Hermann von Glenck, a Swiss composer and conductor born in 1883 in Zürich makes a surprising but welcome bow via this Guild issue. Success came pretty early, particularly as a conductor, having in 1904 been engaged to conduct one of his own works in a Paris concert. Soon after, he found himself directing the leading theatre in Metz in both opera and stage productions.
After this initial success, von Glenck's career followed a somewhat familiar pattern of a promising musician in the first decade of the 20th century. His precocious talents, however enabled him in acquiring important conducting posts in several parts of Germany, the highlight being an engagement to conduct the Berlin Philharmonic in a 1908 programme. During this same he was appointed director of the Stuttgart Opera, a post he occupied for 3 years until a serious illness put a temporary halt to von Glenck's career.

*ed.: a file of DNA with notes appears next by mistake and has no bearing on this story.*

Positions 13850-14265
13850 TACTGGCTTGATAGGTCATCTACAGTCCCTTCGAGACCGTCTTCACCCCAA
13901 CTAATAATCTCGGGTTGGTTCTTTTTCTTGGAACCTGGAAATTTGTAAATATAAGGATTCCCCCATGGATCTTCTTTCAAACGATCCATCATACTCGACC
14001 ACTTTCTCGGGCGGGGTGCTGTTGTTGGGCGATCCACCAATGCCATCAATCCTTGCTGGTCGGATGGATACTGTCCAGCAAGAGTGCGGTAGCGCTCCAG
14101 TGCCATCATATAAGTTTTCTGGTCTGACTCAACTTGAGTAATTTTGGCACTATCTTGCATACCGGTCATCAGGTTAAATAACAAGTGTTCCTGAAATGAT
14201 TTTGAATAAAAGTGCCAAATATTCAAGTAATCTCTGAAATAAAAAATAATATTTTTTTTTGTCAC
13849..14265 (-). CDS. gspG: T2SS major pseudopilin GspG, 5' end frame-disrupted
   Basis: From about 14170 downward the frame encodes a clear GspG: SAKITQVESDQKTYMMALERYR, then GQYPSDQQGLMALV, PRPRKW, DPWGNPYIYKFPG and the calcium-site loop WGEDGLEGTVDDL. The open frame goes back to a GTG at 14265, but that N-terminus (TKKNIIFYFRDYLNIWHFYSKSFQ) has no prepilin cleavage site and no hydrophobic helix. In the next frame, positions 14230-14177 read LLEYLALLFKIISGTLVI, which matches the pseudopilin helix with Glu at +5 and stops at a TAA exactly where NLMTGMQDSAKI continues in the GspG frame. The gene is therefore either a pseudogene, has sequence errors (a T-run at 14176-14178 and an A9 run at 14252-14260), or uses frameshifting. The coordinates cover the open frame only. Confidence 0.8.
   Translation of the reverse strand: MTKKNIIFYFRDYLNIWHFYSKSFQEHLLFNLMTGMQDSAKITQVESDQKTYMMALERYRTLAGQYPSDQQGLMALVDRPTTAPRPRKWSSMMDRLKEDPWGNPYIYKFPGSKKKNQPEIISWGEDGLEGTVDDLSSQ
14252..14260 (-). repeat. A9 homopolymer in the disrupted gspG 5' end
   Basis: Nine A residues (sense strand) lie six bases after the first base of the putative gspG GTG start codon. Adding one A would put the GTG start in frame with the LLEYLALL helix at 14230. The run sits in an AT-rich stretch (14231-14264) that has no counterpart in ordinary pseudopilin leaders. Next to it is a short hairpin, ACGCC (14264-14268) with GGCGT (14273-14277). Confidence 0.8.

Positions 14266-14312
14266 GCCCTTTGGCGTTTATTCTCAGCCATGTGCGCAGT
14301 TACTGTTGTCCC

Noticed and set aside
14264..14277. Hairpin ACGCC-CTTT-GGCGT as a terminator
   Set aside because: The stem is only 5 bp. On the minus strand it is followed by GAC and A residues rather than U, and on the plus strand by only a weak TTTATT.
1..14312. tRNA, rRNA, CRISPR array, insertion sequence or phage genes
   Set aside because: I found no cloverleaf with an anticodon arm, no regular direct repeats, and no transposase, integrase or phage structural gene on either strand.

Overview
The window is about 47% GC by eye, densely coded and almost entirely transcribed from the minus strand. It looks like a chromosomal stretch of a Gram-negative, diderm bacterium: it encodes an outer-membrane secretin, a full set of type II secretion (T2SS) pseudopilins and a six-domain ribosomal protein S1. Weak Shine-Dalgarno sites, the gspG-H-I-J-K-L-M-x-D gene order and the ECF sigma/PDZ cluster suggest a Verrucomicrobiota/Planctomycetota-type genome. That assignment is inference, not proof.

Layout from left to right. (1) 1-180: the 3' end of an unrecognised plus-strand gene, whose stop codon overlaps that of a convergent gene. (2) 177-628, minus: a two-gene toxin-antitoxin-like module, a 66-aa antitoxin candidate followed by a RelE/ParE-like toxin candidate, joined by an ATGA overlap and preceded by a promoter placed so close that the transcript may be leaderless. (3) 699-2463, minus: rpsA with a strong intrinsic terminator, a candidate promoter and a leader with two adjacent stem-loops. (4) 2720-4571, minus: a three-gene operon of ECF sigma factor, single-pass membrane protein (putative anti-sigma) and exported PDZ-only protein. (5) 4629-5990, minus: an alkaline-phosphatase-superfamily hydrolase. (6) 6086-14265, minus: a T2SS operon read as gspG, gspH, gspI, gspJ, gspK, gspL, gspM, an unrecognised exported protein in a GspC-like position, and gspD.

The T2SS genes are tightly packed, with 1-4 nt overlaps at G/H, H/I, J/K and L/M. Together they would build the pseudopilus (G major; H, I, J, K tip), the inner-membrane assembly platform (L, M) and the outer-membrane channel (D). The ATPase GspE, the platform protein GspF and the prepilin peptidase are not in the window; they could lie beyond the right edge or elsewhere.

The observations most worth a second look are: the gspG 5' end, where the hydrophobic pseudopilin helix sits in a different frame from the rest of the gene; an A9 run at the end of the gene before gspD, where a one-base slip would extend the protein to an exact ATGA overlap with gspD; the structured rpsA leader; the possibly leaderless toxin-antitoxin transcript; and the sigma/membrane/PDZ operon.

In the 20's, now fully recovered, he settled near Munich, and up to his death in 1952 in Switzerland at the age of 69, he was kept busy with numerous requests to conduct all over Germany. As a composer, his output is not, what you would call prolific, but the limited corpus of works to come out from his pen are full of expressive emotions encapsulated in a frame of structural strength and contrapuntal dexterity.
The chamber works in this album are all pieces evident of a refined craftsman, particularly the Serenade for flute, viola and harp. The unusual combination of instruments employed in this composition gives the impression that it is a slight work, but repeated hearings reward the listener with an intense inner feeling of calm and joy.
The other important work on this album is the Variation Suite, Op. 17, a powerful and highly original work written in 1918. The composer revised it in 1930 and the version we have here is von Glenck's own for two pianos. The 10 songs that complete the programme are in turn dramatic and atmospheric, evoking a world of forlorn dreams shrouded in misty doubts. Exemplary performances from all eight artists make this CD a welcome novelty indeed.
Copyright © 2005, Gerald Fenech